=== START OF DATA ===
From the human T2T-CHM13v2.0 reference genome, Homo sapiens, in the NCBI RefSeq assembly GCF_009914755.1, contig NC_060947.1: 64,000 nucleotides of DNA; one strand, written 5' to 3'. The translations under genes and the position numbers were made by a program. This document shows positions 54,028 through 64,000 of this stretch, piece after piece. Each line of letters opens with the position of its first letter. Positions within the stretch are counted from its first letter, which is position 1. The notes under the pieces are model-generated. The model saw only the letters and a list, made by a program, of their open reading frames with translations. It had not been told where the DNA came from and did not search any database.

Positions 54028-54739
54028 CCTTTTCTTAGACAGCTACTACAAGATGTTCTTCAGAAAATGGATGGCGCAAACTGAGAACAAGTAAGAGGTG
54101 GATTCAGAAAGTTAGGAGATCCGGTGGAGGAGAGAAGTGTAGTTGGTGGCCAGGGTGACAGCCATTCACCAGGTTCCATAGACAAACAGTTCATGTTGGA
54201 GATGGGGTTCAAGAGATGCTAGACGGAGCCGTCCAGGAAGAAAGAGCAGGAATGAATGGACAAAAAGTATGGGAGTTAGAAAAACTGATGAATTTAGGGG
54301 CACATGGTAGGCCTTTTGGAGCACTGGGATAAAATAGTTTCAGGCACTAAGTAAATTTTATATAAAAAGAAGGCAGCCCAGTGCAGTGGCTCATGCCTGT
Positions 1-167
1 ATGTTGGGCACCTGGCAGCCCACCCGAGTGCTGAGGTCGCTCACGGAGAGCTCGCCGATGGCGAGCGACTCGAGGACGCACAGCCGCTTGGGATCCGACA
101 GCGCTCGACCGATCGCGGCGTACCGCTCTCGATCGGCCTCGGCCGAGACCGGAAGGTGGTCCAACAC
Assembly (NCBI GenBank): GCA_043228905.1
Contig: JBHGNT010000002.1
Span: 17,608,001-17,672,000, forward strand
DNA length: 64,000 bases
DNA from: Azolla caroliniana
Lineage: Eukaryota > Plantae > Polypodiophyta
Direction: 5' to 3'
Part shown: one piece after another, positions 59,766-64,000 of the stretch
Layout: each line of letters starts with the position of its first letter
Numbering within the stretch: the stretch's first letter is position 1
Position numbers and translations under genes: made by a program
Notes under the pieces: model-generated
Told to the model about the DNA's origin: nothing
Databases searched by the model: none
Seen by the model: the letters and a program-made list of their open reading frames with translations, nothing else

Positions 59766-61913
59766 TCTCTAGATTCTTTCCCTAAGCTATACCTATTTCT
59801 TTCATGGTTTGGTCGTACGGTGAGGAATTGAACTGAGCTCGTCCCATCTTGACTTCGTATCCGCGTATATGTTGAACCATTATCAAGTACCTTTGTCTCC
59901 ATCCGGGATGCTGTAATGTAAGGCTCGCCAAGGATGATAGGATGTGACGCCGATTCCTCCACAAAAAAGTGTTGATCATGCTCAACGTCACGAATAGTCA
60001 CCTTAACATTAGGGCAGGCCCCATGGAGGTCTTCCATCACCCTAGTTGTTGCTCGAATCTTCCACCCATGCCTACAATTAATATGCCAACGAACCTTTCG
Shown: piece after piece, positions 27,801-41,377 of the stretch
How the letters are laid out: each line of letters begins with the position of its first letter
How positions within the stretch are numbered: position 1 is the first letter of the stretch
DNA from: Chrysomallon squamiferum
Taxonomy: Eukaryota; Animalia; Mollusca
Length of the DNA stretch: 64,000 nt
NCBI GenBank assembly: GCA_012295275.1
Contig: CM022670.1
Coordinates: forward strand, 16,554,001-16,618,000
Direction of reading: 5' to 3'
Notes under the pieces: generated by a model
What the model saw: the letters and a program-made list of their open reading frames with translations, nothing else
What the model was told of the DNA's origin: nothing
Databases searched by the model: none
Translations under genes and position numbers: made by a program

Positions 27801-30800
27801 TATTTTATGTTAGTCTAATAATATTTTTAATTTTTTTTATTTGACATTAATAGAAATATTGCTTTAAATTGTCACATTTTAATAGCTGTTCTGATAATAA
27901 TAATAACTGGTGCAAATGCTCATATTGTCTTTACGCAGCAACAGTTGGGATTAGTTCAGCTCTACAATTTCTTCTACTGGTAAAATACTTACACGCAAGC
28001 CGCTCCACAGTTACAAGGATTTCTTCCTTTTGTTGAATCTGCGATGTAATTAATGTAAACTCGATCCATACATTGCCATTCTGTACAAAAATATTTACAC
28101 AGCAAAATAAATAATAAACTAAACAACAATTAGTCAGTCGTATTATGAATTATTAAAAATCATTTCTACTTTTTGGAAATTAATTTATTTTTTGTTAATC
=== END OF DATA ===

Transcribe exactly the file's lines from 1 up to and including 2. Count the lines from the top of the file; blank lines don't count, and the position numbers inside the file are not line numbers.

From the human T2T-CHM13v2.0 reference genome, Homo sapiens, in the NCBI RefSeq assembly GCF_009914755.1, contig NC_060947.1: 64,000 nucleotides of DNA; one strand, written 5' to 3'. The translations under genes and the position numbers were made by a program. This document shows positions 54,028 through 64,000 of this stretch, piece after piece. Each line of letters opens with the position of its first letter. Positions within the stretch are counted from its first letter, which is position 1. The notes under the pieces are model-generated. The model saw only the letters and a list, made by a program, of their open reading frames with translations. It had not been told where the DNA came from and did not search any database.

Positions 54028-54739